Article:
Water Bowl Changes


Mar 27, 2020
I refill twice a week and wash the dishes once a week. I use spring or distilled water. I happen to use it on my plants because my moderately hard tap water was killing them so I buy it anyway. And if my tap water was killing plants...doubt it’d be great for spiders on a long term basis.

In my area I would guess rainwater would be preferable to tap but obviously not everywhere. My area isn’t very polluted (not in a big city) and my tap water isn’t the best. I should probably collect rainwater for plants but not sure I’d risk it with my spiders.

Matt Man

Active Member
Jul 4, 2017
refill as needed 2 times (sometimes more) a week. Change when dirty, which can be weekly or less depending on the T
As far as water, I live in SoCal, our tap is horrid and rain..... I use filtered H20. As far as rain water, it is what you are supposed to collect
if you are in survival situations because of it's purity and I could only see an issue if your region suffered from acid rain
Last edited:


Active Member
Sep 5, 2007
TDS - Total dissolved solids
"Total dissolved solids" is not super helpful to measure pollutants because, as the name says, it measures every dissolved solid. For example, some very important and healthy minerals in water might be counted in this measure, while it can actually not properly measure some harmful substances, such as lead. The way most household TDS measurement tools work is by measuring the conductivity of the water, which goes up the more dissolves solids in the water, whatever that may be.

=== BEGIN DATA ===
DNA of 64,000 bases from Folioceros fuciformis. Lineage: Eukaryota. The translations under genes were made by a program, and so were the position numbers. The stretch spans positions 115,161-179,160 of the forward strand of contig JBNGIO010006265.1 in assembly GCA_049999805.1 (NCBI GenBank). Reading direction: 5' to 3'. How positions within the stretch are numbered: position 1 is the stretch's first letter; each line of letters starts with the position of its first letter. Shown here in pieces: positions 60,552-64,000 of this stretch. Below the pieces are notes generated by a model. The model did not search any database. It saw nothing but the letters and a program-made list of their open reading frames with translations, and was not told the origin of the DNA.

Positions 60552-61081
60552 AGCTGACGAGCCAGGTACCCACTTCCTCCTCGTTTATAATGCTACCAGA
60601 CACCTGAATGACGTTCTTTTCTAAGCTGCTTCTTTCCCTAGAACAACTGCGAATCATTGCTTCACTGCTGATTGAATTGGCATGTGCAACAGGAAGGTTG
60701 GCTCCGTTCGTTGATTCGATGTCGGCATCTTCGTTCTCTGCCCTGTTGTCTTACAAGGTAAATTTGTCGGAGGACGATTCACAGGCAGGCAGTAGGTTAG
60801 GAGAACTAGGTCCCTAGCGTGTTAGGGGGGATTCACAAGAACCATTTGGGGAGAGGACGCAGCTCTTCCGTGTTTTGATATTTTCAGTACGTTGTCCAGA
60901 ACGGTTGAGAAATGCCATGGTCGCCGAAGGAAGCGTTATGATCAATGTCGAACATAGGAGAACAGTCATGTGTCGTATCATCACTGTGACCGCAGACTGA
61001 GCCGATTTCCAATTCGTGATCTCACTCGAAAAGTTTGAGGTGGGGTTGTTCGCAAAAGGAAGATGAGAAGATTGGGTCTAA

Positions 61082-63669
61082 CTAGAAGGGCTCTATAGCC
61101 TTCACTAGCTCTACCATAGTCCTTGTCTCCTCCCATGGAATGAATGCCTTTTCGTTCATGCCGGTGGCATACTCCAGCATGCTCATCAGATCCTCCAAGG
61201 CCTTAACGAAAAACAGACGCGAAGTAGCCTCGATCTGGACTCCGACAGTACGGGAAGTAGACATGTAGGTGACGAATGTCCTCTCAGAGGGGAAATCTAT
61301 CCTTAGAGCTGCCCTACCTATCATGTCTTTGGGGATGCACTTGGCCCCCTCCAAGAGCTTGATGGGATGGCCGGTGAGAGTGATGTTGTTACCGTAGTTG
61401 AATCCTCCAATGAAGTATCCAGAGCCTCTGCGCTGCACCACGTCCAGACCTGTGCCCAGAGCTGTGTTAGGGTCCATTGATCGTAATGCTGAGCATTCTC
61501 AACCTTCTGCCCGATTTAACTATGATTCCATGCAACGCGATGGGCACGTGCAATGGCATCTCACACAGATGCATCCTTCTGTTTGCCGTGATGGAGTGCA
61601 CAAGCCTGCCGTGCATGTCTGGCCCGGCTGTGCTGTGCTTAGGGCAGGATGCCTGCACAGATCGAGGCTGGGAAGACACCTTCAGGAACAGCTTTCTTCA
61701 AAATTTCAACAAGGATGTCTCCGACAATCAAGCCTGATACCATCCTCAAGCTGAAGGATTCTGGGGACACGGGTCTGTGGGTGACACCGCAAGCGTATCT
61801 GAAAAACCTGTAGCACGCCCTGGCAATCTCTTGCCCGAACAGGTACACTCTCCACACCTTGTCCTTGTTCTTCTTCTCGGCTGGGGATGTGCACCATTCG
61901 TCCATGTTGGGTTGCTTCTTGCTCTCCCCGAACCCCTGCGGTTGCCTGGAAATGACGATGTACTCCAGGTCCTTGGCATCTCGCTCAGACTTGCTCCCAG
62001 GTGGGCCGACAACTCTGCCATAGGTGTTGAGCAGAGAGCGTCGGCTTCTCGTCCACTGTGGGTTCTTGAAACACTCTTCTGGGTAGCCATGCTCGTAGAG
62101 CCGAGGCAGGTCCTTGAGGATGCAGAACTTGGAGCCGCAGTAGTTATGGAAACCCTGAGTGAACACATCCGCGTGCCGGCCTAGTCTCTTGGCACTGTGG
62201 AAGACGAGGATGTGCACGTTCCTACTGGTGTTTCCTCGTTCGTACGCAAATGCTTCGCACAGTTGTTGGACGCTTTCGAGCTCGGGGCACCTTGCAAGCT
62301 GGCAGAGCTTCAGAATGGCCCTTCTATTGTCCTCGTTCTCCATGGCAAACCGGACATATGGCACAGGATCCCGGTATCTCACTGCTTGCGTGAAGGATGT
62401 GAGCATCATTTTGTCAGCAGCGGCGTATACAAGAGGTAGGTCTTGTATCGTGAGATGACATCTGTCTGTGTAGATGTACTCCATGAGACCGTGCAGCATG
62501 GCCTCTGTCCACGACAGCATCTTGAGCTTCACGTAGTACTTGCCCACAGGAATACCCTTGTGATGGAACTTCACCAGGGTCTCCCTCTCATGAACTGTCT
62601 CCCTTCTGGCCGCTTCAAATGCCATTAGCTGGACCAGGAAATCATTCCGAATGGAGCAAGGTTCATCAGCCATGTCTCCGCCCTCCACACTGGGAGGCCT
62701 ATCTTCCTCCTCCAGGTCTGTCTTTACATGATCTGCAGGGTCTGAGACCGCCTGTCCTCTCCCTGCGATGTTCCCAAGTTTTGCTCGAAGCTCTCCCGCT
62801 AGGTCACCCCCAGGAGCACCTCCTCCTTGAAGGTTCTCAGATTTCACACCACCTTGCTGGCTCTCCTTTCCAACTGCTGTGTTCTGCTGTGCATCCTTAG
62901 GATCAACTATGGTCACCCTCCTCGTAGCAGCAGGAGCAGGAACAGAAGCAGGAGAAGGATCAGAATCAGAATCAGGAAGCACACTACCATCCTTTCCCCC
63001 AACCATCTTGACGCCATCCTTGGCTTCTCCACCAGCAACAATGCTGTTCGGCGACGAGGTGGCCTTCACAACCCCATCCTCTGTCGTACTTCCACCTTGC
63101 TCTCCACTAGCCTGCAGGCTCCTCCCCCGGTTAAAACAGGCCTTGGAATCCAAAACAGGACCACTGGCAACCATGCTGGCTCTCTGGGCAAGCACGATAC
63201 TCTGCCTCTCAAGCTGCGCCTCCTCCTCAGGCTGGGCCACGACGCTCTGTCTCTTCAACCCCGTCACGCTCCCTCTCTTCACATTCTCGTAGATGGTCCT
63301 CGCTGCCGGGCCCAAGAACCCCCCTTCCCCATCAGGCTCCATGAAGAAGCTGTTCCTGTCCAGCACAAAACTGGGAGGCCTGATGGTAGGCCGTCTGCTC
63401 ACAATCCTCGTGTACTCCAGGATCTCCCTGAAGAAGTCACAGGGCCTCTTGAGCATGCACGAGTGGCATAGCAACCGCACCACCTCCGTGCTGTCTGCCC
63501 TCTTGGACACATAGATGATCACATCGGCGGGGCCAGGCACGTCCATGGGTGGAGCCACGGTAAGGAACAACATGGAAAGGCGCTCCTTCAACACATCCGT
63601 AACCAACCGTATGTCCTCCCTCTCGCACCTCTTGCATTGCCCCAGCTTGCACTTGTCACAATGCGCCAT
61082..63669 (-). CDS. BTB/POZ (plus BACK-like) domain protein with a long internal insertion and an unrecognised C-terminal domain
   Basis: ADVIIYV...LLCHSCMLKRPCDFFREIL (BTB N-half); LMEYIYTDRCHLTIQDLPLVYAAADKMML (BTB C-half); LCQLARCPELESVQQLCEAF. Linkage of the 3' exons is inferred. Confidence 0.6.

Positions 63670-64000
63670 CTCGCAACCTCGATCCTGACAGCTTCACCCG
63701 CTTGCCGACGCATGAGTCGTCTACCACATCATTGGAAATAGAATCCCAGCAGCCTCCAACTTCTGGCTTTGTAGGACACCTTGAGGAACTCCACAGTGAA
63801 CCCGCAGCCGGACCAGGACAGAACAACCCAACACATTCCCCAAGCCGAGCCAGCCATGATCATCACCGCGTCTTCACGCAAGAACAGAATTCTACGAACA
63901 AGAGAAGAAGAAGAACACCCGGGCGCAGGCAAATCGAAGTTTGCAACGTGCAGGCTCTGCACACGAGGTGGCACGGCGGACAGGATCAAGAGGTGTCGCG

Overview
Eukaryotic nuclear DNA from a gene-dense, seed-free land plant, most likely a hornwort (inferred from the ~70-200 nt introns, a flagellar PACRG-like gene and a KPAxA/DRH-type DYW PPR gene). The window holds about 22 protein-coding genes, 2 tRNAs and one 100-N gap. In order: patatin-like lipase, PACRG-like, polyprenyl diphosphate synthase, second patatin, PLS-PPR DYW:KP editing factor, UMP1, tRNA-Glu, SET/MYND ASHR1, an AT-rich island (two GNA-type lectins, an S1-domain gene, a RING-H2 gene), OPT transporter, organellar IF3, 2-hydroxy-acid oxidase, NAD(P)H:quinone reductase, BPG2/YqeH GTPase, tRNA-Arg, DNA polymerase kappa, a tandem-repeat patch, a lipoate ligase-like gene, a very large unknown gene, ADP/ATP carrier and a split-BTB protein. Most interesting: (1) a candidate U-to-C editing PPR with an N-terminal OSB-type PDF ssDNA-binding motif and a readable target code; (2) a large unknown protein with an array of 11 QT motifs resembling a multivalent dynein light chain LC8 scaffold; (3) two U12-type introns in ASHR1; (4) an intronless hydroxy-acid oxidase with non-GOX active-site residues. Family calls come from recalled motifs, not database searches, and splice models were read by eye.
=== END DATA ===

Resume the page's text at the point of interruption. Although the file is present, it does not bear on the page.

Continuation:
If you live in North America, most tap water will be very much safer for you and your pets, including Ts. TDS is not a measure used in water treatment plants, as they actually measure contaminants individually, such E. coli, lead, chlorine etc. Lots of bottled water is actually just tap water... and many bottled water factories get less testing than does municipal drinking water facilities.

I won't repeat what others said about the possibility that rainwater is highly contaminated.

Bottom line, you and your pet are safer off drinking tap water, with a few exceptions: your water comes from a well, in which case you should test it beforehand; your house has very old lead piping, in which case you need a special filter; and in case of special moments where the town sends out a notice to not drink the tap water, because something is off.